4 out of 5 stars (4 / 5)

Read it yourself by clicking below!

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Book Reviews

Did She Do It? Stacy Willingham’s “All the Dangerous Things” Asks Us Just This

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One year ago, Isabelle’s life crumbled when her baby was abducted from her home. Her marriage to her husband, Ben, is destroyed as they try to navigate the fallout.

The Plot

Even one year after the abduction, Isabelle seeks answers. She is still doing appearances at true crime expos to get information on the attendees, thinking the abductor will be there one day. Abductors usually revisit their crime and Isabelle swaps her appearances for the event guest list, never taking any money for her talks.

Some think that Isabelle killed her own baby as evidence from the case says the perpetrator came from inside the house. Isabelle hasn’t slept – not fully – since Mason was abducted. Her therapist is worried that she may be having hallucinations. Is Isabelle the killer or is she on a quest for true justice?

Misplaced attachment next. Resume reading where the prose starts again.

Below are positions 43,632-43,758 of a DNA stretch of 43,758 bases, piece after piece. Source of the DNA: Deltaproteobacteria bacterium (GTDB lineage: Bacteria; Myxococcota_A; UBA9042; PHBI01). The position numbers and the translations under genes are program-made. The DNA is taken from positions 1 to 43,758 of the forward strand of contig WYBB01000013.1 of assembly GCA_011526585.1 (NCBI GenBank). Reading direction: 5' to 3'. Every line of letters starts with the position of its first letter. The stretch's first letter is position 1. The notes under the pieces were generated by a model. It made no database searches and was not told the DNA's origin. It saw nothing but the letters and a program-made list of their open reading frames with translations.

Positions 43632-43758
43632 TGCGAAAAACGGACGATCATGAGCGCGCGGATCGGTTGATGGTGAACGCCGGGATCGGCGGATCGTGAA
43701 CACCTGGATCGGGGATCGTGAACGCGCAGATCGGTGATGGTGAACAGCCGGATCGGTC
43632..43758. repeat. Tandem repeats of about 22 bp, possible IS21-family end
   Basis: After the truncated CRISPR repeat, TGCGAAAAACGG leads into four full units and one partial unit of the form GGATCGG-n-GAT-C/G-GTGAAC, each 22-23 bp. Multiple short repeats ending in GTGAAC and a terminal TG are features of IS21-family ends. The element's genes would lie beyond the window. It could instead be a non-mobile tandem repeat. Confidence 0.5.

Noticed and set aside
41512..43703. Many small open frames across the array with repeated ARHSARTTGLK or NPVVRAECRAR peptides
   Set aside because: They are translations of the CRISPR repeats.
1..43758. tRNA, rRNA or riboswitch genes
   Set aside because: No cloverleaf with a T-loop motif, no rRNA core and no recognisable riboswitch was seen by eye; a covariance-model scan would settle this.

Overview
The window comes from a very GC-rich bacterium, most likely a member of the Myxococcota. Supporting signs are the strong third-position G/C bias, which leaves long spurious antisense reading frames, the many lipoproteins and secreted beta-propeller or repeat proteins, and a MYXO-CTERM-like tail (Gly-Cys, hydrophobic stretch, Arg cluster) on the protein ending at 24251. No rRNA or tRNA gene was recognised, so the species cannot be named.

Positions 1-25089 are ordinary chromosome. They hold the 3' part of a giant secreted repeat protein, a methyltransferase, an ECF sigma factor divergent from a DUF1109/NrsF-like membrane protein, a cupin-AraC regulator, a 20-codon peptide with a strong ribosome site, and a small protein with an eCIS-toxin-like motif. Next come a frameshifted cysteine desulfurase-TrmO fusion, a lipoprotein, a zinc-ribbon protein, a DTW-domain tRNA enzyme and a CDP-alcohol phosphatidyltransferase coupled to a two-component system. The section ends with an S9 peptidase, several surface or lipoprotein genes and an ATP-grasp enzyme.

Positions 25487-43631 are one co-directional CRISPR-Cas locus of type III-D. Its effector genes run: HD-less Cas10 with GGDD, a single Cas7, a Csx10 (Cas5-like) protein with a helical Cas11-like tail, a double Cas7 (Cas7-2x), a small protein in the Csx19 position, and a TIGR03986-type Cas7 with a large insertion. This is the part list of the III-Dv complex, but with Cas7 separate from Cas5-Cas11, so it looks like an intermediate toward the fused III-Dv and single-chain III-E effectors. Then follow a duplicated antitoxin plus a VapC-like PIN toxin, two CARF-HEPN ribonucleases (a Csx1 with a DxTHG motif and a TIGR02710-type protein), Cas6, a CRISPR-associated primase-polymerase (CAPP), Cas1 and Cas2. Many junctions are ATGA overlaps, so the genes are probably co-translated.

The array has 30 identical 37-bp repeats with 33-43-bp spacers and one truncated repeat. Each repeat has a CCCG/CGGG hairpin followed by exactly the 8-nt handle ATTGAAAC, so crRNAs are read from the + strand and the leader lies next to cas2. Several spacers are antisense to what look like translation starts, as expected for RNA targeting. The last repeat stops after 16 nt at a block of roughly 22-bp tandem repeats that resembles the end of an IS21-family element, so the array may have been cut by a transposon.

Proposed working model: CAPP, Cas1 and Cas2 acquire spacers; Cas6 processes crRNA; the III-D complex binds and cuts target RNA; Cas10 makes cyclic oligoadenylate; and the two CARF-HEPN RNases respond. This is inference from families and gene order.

The Verdict

I absolutely loved the complication of not knowing whether Isabelle was a reliable or unreliable narrator. This was my favorite aspect of the novel. It made me question everything that Isabelle had to say and the actions she executed.

Isabelle is a character that, as a mother, I really felt for. I wanted to believe that Isabelle was innocent, but I was hanging on the edge of my seat waiting to find out. Stacy Willingham is the master of a story that winds all around, waiting for you to find the truth.

If you are interested in reading Willingham’s first novel, A Flicker in the Dark, check out my review here.

4.5 out of 5 stars (4.5 / 5)